Another solution would be to add a couple of additional house batteries but I don't really have enough room for them.

    Regards,

    MIA
     
    Last edited: Oct 23, 2017
  8. gonzo
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    gonzo Senior Member

    The standard for the AGM would give you 21 Amps of charge. I am setting up a series of tests for deep discharge/fast charge vs capacity. Also, there will be a series with micro charge/discharge included. We should start getting results in about two months. I'll post the results. By the way, you can increase your voltage up to 14.7V
     
  9. philSweet
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    philSweet Senior Member

  10. gonzo
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    gonzo Senior Member

    The maximum charge rate for two batteries is 42 amps. With a third battery it will be 63 amps, so the existing alternator should be fine.
     
  11. missinginaction
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    missinginaction Senior Member

    Phil, you're right about someday replacing the current Xantrax Truecharge 40 with a 60 amp model. Either will work but, especially with a little deeper discharge, the 40 amp takes a little longer. Remember though, when I fire my main engine I'm spinning a 105 amp high performance alternator. Even on a hot day with air, fridge, autopilot and fans running it easily charges my batteries. The problem is that it takes as long as 4 hours due to the regulator. I don't always want or need to run the main for that long.

    So, my goal is to find a way to keep my batteries up without starting up the main engine. Running the little Yamaha (or Honda) inverter/generator and simply connecting it to my shore power inlet appears to solve the problem, as long as I don't get too careless about AC usage. I'll look at the products from Sterling as well. I've looked at their 3 stage regulators but not the alternator to battery chargers.

    Gonzo, sounds like it's 21 amps per battery is optimal? In that case 40 amps on the Xantrax would be fine for the house bank but I do have a starting battery as well. Arguably, that battery never needs much charge as the automatic charging relay keeps the banks separate unless a charging source is present.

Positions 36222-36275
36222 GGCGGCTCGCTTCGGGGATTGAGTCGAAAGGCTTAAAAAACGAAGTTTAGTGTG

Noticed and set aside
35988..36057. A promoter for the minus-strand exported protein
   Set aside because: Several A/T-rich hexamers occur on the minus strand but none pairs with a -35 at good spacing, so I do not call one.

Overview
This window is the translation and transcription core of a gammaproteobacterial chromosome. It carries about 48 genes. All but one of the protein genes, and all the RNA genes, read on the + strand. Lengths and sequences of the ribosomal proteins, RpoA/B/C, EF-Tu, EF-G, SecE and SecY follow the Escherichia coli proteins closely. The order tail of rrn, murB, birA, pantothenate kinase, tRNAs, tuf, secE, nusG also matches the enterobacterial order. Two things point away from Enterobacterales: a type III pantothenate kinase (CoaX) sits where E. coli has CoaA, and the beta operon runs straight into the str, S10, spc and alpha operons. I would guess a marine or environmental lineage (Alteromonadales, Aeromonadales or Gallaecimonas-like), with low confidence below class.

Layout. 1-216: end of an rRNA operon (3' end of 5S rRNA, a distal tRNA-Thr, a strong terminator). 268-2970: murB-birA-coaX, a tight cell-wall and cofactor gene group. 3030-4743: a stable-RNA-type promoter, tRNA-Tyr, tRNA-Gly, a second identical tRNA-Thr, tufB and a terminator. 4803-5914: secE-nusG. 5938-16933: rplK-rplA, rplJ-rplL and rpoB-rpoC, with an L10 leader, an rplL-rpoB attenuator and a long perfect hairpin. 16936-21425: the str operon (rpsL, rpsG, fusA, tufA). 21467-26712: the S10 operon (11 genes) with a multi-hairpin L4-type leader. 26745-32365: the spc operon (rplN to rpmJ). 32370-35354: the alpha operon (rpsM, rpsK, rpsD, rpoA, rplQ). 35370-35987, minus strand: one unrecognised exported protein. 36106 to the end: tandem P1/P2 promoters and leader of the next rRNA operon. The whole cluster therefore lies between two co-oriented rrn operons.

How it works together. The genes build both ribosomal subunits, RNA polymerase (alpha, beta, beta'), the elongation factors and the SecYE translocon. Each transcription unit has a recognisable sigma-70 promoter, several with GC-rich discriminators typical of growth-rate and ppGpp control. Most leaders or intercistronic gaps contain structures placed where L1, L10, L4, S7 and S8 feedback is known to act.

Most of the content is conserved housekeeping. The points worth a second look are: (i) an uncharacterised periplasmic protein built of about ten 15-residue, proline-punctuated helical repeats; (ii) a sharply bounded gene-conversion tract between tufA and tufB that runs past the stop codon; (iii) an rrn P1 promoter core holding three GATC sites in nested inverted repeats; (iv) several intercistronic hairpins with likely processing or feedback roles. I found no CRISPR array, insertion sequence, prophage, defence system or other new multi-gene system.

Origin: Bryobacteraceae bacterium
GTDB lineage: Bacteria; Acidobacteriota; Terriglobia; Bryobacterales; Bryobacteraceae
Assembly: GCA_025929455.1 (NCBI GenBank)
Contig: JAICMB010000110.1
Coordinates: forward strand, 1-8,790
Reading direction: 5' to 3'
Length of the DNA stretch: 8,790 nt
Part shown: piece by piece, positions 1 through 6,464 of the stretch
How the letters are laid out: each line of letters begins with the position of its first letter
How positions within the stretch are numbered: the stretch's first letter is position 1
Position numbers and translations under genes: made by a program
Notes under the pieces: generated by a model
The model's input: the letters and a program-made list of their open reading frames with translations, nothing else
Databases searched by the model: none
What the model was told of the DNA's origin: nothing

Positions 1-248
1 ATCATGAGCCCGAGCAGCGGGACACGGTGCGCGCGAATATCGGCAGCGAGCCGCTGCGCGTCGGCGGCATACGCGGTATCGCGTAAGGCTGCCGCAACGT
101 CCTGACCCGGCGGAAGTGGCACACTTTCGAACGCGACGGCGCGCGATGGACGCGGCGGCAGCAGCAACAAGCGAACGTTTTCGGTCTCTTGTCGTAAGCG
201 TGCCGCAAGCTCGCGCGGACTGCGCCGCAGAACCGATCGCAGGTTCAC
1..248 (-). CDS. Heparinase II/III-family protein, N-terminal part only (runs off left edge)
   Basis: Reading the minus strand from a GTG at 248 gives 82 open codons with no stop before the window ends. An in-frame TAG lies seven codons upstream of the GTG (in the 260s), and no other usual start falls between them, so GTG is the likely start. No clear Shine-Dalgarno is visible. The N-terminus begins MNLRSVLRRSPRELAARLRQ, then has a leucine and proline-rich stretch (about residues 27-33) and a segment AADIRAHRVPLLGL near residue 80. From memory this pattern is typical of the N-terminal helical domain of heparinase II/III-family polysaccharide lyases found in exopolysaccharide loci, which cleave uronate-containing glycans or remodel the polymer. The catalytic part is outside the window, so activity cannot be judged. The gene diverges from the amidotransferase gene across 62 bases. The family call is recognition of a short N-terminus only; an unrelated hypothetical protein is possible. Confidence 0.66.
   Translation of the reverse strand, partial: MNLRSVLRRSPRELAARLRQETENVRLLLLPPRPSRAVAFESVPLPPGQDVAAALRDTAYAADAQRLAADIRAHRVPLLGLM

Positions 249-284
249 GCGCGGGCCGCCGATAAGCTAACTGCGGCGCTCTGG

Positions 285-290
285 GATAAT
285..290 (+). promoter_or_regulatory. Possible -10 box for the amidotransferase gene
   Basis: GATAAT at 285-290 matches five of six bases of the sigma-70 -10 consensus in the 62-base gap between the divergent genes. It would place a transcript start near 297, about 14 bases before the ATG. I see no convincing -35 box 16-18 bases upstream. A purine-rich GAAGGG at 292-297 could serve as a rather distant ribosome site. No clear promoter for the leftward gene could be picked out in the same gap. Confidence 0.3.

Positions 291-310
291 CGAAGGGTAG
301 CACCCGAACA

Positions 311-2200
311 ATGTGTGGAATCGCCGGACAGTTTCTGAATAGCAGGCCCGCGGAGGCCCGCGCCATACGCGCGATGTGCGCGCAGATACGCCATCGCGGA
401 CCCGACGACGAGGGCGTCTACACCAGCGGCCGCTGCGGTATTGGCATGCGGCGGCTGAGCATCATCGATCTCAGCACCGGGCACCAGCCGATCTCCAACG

Thanks again for the replies,

    MIA
     
  12. gonzo
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    gonzo Senior Member

    21 amps is the maximum recommended, so it would be optimal for efficient charging.
     
  13. missinginaction
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    missinginaction Senior Member

    Looks like I'll be going the inverter generator route next season. One important note for anyone reading this and thinking of a similar set up.

    Honda and Yamaha inverter generators (and others, but I've only researched Honda and Yamaha) use a floating neutral. This means that the neutral and ground wiring are not bonded to each other inside the inverter generator. A floating neutral is not an problem when simply plugging a device into the generator, but it is not proper bonding for marine use when the inverter generator is plugged into a shore power inlet by using a shore power cable and a pigtail adapter. This is not a huge issue as it can be corrected. You simply need to be aware of it.

    I'll attach a link to an article below. While this article addresses this issue as it pertains to RV's, it's well written, and explains the issue logically. The issue is exactly the same for boats.

    Generator Ground-Neutral Bonding http://noshockzone.org/generator-ground-neutral-bonding/

    Regards,

    MIA
     
    Last edited: Oct 27, 2017

  14. missinginaction
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    missinginaction Senior Member